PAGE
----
WWK Blogger Paula Gail Benson has two short stories running in Kings River Life Magazine this weekend, "Pelican Spring" and "The Mama Factor." Both are Mother's Day short stories. You can read them by going to: http://kingsriverlife.com/category/kings-river-reviewers/terrific-tales/
Linda Rodriguez is a finalist in two categories for the International Latino Book Awards (given out at BEA the end of May)--one for Every Last Secret and one for editing Woven Voices: 3 Generations of Puertorriquena Poets Look at Their American Lives (with Gloria Vando, Anika Paris, and Anita Velez-Mitchell). Congratulations, Linda!
The second SinC Guppy anthology, Fish Nets, has been released by Wildside Press. WWK authors, Gloria Alden, Warren Bull, Kara Cerise and E. B. Davis have short stories in this volume, which can be bought at Wildside Press, the usual retailers and will be available at the Malice Domestic Conference. Look for "the story behind the stories" on May 1 here!
Upcoming Salad Bowl Saturdays include authors Sasscer Hill on 5/18 and Carolyn Mulford on 5/25. If you are interested in being a guest blogger, send a message to Jim Jackson at email@example.com.
Thursday, February 16, 2012
The Art of Detection in Winter
Every season offers something of interest to an amature naturalist like me, and winter is no different. In winter my deduction skills are honed as I try to solve real life mysteries. Fortunately, nothing involving murder or an actual crime. While Maggie uses her long nose for clues on what has passed through the woods in the night, I use my eyesight and knowledge of animal tracks. I observe deer tracks and know if it's a doe or a buck that's briefly followed my paths. A doe leaves neat clean tracks, while a buck tends to not pick his hooves up as high, thus leaving a dragging mark behind. Was it a dog, fox or coyote that went through last night? Dogs like Maggie travel erratically following scents while a coyote or fox is heading somewhere, and their tracks show this by little or no deviation from their route. The size of the tracks will determine whether it's a fox or coyote. Squirrels, raccoons, possums and rabbits are easy tracks to identify.
Several winters ago, I had a real mystery to solve. Human tracks appeared following my trail. They came from the directions of homes bordering the north side of my woods, followed the length of the back of my property and then veered west. In Holmsian deduction, I surmised it was a man - larger footprints than mine. Also, in the more than twenty years I've walked here, I've rarely come across anyone, and the several times I did, they were male hunters. So this was a logical deduction to make. Another reason I surmised it was a man, and not a woman, is because few older women like me go for solitary walks in the woods. I noticed the man had a dog on a lead. The dog tracks were close to the man's and did not veer off roaming like any loose dog would. My next deduction was that he was an older man and probably retired. His tracks appeared later in the day and on week days when most people are working and teenagers are in school. The tracks appeared on a daily basis, and I started following them beyond my my property so my morning walks became much longer into areas I'd never covered before. I saw the signs he used as markers - a broken branch here, the empty case of a shotgun shell on a twig where the trail turned, etc. - so I knew he must have been walking my woods and beyond for some time before the snow fell exposing his tracks.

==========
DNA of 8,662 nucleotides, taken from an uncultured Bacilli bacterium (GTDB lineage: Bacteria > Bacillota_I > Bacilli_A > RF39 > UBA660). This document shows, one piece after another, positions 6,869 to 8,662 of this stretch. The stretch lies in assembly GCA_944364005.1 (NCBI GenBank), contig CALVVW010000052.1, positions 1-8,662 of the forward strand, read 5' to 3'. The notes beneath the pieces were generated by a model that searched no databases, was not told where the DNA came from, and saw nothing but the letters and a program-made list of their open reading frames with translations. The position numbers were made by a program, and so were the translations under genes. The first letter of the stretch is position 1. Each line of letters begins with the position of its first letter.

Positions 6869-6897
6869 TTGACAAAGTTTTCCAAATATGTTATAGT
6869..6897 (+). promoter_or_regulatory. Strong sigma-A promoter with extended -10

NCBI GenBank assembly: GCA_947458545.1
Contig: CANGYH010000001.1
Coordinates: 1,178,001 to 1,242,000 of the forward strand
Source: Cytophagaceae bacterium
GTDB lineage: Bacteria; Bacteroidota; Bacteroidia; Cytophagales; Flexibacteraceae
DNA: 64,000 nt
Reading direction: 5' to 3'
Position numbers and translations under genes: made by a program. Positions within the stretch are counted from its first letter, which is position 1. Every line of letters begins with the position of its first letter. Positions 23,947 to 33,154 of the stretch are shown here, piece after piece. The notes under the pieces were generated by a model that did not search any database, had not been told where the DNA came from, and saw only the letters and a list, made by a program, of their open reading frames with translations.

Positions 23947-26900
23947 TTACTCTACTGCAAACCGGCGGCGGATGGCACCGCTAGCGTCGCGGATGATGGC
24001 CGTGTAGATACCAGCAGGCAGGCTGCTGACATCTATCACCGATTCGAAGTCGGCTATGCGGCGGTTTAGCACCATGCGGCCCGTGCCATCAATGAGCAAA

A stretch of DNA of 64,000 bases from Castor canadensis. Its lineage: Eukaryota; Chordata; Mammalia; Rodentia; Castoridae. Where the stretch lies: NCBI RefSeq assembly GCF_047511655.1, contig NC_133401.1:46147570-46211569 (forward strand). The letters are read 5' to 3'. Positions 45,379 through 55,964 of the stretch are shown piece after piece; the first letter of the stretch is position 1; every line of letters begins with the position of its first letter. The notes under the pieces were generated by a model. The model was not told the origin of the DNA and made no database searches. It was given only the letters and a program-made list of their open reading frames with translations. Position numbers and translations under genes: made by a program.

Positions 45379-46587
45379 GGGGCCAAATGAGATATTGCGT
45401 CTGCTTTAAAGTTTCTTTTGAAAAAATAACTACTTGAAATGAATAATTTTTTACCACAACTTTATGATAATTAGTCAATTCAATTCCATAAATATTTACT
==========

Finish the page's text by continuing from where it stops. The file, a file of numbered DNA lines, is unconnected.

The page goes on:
Finally, one day when I'd been delayed and went for my walk later in the day, I met him. Yes, it was a man, a neighbor I'd never met. He was retired and had a beagle on a lead. We talked a while and then went our separate ways. I never got his name.
This year I didn't see his tracks. Of course, snow was late in coming, and we haven't had much this winter. I wondered about him. From his back yard, most mornings his beagle barks at us, and Maggie answers, but I've seen no signs he's been walking. Was he okay? Had something happened to him so he wasn't able to walk? Was he even still alive? And then last week, I saw him walking down the road in front of his house with his beagle. Another mystery solved. Well sort of. Why was he walking on the road instead of in the woods? Had he had a heart attack and had to take shorter walks? Was he deterred from walking in the woods because with the record breaking rain we've had this past year, parts of the trail are quagmires of mud, especially in the woods beyond me. Even with my rubber barn boots it's been rather unpleasant walking in spots, and I'll admit, most of the time I've skipped the paths beyond my own, too this winter.
Have you ever had a mystery to solve? Were you able to solve it?